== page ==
HMS Exmouth was ordered by the Admiralty on 1st November 1932 under the 1931 Naval Programme and laid down at Portsmouth Dockyard on 15th March 1933. She was launched on 30th January 1934, named the following day, and commissioned for service on 9th November 1934. She measured 343.0′ x 33.8′ x 12.5′ and weighed 1495 displacement tons. Powered by two Parsons geared steam turbines three Admiralty three drum boilers which delivered 38,000 shaft horse power capable of reaching 35 knots. Her armament consisted of 5 × 4.7 inch Mark IX guns, 2 × 4 0.5 inch Mark III anti-aircraft guns, 2 × 4 – 21 inch torpedo tubes, 35 × depth charges.
On commissioning, Exmouth was assigned as leader of the 5th Destroyer Flotilla of the Home Fleet. The flotilla was attached to the Mediterranean Fleet from August 1935 to March 1936 during the Second Italo-Abyssinian War. The ship patrolled Spanish waters during the Spanish Civil War enforcing the edicts of the Non-Intervention Committee. She returned to Britain in March 1939 and was assigned to training duties and local flotilla work based at Portsmouth on 28th April. She carried out these duties until 2nd August when, as tensions with Germany escalated, she was placed into full commission as the leader of the 12th Destroyer Flotilla. At the outbreak of World War II in September 1939 Exmouth and her flotilla were initially assigned to the Home Fleet . She escorted the battle cruiser HMS Hood as she patrolled south of Iceland in late November. In December, she was transferred to the Western Approaches Command based at Milford Haven to carry out patrols and escort convoys, then, in January 1940, was transferred to Rosyth to carry out the same duties in the North Sea. She was to become the first surface warship to be lost with all hands in World War Two.
On the afternoon of 20th January 1940 Exmouth received orders to escort the small steamship Cyprian Prince which was en route from Aberdeen to Scapa Flow with supplies. With Captain Richard Stoddart Benson in charge on the bridge and with a crew of 188 men aboard, the two ships met up off from Aberdeen and continued en route north. At the same time German submarine U-22, under the command of Karl-Heinrich Jenisch, was on patrol in the North Sea and in pursuit of a large steamship Jenisch had spotted through his periscope. However, U-22 was spotted on the surface on the clear moonlit night and was forced to dive to elude the escort ships that raced towards her. Having shaken off their pursuers Jenisch calmly returned to his patrol and, at 04:25 am, they spotted three steamships and their destroyer escort, HMS Exmouth, steaming across their bows. At 05:35 U-22 fired a single torpedo from a range of 1500 metres which struck the starboard side of Exmouth 2 minutes and 35 seconds later. A second torpedo fired at the Cyprian Prince missed or failed to explode. The log of U-22 later revealed that the Cyprian Prince almost rammed the submarine as it manoeuvred to attempt to pick up survivors but the Exmouth sank within two minutes with the loss of all hands. Later reports from Captain Benjamin Prince of the Cyprian Prince of a second large explosion after the initial impact explosion would indicate that an ammunition magazine aboard Exmouth blew up shortly after the torpedo hit.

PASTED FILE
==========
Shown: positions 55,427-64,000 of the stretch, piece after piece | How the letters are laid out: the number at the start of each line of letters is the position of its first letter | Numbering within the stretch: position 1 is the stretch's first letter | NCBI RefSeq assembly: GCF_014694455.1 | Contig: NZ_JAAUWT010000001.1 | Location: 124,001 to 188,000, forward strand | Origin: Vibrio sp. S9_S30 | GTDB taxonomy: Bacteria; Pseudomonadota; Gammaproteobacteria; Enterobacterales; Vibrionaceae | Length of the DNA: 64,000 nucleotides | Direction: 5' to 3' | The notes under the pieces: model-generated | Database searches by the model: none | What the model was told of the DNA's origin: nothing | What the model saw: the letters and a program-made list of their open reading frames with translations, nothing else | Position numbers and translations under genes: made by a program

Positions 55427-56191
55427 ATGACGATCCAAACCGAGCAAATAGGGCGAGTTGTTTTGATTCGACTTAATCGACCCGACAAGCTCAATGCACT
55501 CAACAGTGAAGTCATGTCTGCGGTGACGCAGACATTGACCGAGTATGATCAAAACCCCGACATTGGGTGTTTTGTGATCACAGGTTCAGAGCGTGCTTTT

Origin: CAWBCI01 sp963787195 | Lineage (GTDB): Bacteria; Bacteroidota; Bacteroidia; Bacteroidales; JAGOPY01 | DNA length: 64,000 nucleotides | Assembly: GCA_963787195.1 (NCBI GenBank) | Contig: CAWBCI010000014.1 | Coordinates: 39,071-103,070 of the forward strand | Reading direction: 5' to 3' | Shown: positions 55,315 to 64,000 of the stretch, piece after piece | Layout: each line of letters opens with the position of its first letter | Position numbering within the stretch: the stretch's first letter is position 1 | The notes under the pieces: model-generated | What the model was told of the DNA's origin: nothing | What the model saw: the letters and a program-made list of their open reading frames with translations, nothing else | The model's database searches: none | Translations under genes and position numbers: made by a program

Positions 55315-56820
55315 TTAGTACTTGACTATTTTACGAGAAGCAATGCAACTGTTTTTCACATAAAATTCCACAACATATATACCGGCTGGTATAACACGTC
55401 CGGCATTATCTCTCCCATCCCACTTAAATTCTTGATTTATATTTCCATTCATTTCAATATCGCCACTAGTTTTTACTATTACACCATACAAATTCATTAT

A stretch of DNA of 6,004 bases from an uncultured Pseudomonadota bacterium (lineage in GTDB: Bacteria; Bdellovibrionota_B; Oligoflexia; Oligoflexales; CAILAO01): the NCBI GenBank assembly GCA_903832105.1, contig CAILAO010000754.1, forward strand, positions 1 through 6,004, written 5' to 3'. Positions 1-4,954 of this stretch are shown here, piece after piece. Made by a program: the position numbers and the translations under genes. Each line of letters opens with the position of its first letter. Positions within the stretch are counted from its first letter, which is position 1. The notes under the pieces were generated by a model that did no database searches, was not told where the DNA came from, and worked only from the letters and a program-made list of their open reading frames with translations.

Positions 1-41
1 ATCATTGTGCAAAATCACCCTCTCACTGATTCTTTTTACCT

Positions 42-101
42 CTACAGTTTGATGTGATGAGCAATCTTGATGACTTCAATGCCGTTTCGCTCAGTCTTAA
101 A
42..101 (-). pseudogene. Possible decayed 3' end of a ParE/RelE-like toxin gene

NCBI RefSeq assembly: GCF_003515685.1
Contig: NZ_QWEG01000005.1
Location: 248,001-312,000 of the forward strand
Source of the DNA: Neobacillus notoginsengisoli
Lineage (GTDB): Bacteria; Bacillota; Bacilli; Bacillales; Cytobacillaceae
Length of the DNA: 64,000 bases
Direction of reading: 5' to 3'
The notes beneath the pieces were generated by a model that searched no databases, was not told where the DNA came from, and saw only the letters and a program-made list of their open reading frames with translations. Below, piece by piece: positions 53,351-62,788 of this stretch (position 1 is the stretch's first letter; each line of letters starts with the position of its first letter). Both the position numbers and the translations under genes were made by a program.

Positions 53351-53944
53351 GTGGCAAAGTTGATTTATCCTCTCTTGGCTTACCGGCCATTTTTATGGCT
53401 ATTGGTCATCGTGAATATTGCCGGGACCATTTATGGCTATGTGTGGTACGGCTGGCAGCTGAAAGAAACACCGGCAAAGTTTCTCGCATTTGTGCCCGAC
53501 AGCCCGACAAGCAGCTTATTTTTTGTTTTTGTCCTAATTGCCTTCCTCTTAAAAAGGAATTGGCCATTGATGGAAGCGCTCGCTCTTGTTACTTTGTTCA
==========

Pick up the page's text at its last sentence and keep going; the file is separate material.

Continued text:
Captain Prince then ordered his ship to escape from the scene at full speed despite cries from the water of some of the Exmouth’s crew who had managed to escape from the sinking ship. This decision, while completely in line with the Admiralty Defence of Merchant Shipping regulations, attracted much attention at the subsequent inquiry but a review of the submarine’s log after the war supported his decision as Jenisch was foiled in his attempt to sink the steamship by her rapid departure from the scene of the initial attack. The bodies of 18 crew members were washed ashore a week later. Eighteen bodies were eventually recovered and buried in a mass grave in Wick – they were not individually identified.
The Wreck Today
The location of the wreck was recorded by the Admiralty at the time but was then lost until she was discovered in 2001 and identified by divers from the European Technical Dive Centre, based at Scapa Flow, in position 58°18.467’N, 02°28.941W. They positively identified the wreck from the serial number on the vessel’s steering helm. She lies upturned in 56 metres and rises 4 metres from the seabed oriented 110°/290°. The wreck is partially in tact but collapsing with evidence of a major explosion, most likely the result of the magazine exploding, near the starboard bow. The site was designated a protected military wreck in 2002 which establishes a protected area of radius 750 metres around the wreck.